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Modern-Day Drapers

Move over, Mad Men. In 2013, brand experts are the new kings

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You might think of a brand strategist like a bigger picture Don Draper—more ideas, fewer catchy slogans, far less hair gel. Wider range. In a 28-story, I.M. Pei–designed building on the corner of Park and 59th, brand-strategy-and-design firm Lippincott has dozens of them, all hard at work plotting how you’ll soon be thinking about the sort of big-brand names you typically take for granted. Since 1943, the firm has been helping Betty Crocker, Coca-Cola, Delta Air Lines, Samsung and dozens more of the world’s most powerful companies define and redefine themselves in the eyes and hearts of consumers.

“Often what we’re doing is what we call ‘revitalizing a brand,'” says CEO Rick Wise. “We’re helping them refresh it, restage it.” This means digging deeper than the traditional modes of advertising: methods like updating Starbucks’ look for its 40th anniversary. Or positioning eBay as more user-friendly experience by introducing a simpler, cleaner logo. Samsung’s new Galaxy smartphone? They named it.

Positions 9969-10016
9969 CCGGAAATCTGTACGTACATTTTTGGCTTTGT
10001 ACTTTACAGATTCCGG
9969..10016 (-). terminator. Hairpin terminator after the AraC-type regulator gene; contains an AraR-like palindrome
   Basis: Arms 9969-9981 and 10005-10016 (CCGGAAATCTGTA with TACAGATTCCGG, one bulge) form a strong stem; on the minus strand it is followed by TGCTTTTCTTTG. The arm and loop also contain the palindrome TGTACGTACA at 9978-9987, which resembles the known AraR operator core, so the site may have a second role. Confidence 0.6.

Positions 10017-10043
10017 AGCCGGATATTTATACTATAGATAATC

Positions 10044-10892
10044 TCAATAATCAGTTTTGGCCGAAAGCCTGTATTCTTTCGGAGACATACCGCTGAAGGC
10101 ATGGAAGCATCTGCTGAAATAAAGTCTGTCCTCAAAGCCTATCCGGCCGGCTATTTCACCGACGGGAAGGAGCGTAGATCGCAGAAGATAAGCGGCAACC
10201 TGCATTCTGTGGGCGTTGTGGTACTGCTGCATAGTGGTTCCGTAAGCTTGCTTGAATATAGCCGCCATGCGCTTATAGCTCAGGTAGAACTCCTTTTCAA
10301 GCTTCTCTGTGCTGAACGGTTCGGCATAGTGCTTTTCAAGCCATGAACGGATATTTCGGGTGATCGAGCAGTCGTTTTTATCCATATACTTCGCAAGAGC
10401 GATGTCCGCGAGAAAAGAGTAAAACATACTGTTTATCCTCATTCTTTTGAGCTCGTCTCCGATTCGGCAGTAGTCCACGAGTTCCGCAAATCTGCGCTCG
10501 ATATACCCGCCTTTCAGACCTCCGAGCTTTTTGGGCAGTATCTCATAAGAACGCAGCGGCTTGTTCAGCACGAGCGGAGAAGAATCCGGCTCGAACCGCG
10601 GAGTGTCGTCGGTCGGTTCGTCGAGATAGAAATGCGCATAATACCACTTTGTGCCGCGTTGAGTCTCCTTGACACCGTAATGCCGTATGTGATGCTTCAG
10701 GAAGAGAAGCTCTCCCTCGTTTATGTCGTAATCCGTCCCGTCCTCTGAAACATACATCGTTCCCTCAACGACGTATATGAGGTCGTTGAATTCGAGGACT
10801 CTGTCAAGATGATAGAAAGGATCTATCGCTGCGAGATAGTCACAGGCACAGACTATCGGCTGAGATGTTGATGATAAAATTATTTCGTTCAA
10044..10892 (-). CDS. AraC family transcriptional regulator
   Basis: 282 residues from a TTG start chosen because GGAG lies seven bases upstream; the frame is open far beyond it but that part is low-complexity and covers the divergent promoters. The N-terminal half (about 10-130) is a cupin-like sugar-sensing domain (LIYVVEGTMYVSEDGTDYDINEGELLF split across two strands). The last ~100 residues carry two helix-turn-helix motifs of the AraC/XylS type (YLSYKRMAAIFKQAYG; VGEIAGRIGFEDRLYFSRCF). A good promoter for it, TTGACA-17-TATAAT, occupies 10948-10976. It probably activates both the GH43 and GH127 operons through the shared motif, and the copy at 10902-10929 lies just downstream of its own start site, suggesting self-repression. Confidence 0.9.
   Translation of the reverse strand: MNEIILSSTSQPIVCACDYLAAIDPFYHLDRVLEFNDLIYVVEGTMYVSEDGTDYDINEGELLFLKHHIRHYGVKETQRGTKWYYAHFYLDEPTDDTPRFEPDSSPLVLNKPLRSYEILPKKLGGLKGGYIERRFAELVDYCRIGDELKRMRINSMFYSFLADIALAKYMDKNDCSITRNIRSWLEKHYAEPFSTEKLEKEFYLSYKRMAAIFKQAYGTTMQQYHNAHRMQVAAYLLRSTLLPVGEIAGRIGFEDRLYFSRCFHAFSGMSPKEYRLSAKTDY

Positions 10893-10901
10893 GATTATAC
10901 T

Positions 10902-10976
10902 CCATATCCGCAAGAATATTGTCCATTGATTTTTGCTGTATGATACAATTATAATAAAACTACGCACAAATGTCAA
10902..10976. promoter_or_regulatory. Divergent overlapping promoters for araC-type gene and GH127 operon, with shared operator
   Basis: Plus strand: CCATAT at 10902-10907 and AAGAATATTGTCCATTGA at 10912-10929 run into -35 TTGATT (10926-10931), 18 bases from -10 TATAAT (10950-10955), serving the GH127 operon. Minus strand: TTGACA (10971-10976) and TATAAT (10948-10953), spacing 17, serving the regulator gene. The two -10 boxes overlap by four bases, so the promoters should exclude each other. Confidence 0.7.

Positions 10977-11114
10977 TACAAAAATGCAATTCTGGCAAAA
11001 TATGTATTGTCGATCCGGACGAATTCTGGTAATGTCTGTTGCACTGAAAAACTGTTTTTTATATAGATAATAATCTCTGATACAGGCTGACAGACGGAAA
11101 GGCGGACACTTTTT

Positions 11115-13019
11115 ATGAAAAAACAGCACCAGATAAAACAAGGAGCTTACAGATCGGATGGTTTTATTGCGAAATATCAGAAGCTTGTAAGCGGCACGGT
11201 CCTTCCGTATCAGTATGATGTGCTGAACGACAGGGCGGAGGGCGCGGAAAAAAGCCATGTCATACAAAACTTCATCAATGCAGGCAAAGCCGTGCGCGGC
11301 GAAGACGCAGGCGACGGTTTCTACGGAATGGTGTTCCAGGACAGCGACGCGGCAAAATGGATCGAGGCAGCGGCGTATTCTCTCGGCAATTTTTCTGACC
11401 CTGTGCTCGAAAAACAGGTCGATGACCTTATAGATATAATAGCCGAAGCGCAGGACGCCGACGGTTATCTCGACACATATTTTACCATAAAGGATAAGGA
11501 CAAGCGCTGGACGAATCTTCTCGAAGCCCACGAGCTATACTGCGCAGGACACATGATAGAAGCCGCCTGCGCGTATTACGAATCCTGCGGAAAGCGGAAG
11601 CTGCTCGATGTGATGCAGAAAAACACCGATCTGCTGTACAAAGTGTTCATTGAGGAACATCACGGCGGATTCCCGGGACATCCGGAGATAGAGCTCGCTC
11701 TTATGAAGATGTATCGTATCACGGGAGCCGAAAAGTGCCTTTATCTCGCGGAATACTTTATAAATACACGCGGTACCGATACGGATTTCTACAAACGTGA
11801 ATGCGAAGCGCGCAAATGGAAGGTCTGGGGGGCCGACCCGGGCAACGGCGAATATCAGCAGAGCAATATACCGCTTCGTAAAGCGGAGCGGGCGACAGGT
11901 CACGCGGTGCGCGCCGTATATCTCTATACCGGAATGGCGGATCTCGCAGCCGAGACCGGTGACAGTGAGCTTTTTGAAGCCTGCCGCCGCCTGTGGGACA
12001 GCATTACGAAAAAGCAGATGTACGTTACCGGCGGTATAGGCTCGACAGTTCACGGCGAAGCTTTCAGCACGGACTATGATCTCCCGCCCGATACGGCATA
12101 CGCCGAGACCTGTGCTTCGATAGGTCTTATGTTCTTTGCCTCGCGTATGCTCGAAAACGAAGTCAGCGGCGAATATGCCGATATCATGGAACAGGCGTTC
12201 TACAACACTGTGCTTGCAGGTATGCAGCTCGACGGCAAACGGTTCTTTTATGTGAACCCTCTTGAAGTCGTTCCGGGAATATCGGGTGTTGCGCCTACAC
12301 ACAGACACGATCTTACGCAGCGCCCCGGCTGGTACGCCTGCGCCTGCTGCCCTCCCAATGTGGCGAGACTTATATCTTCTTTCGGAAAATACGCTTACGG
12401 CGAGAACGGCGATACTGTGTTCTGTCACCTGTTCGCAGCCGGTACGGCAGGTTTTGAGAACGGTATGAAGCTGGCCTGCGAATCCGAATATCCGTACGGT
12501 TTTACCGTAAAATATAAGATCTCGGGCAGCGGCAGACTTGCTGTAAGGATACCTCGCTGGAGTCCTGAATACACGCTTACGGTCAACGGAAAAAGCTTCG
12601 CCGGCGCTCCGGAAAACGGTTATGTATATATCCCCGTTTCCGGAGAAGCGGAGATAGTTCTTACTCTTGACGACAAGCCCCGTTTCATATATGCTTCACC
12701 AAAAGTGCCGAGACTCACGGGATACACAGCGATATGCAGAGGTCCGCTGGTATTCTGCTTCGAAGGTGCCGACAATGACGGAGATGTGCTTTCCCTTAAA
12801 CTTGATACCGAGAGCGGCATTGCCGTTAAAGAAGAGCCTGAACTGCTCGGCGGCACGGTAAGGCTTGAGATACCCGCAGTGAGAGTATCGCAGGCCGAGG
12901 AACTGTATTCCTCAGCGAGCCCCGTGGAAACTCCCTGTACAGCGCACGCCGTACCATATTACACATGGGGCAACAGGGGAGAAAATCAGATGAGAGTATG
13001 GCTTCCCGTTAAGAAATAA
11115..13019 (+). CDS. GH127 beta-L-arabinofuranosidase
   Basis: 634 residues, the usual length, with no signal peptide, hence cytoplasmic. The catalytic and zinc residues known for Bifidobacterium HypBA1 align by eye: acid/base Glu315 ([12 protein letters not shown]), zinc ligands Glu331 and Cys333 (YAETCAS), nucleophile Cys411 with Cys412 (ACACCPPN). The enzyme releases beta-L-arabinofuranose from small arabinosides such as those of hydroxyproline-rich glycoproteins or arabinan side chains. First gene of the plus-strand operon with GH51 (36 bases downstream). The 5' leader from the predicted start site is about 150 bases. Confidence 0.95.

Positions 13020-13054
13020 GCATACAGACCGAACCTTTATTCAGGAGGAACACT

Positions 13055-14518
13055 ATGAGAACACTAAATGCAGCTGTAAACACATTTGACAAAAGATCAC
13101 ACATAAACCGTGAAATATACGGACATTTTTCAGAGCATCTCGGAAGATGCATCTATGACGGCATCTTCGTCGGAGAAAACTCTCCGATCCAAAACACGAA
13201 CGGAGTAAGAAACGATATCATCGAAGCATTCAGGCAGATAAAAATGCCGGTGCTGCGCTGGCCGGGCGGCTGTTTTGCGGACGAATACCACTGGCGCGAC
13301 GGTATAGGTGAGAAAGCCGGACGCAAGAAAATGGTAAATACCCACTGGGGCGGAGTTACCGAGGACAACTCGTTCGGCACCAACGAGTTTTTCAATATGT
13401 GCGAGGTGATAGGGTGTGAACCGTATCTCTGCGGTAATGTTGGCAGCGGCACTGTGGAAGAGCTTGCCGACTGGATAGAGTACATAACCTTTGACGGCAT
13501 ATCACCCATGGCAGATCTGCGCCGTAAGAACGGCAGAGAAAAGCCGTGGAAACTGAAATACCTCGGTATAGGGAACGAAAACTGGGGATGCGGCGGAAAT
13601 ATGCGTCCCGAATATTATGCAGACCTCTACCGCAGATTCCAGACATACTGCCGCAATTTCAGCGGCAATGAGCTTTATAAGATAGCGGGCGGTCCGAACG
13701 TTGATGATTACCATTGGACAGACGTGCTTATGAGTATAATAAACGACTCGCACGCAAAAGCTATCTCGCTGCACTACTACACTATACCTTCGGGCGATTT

Wise says the branding industry attracts driven, left-brain/right-brain people: architects, industrial designers, writers, business consultants and people with psychology backgrounds. Energetic twentysomethings fresh from college and graduate programs make up nearly 40 percent of Lippincott. “We’re somewhat restless and demanding of ourselves,” says Wise. “We run hard, we work hard. Most of us got into branding because we like the notion of taking strategic thinking and applying it to a tangible outcome,” such as helping Walmart redesign its stores and logo around its slogan. Currently the company is working with clients in Asia, where projects include the launch of Estée Lauder’s brick-and-mortar stores. As Wise says, “We love the notion of helping a client with a big transformation.” What’s bigger than changing the world, one consumer at a time?

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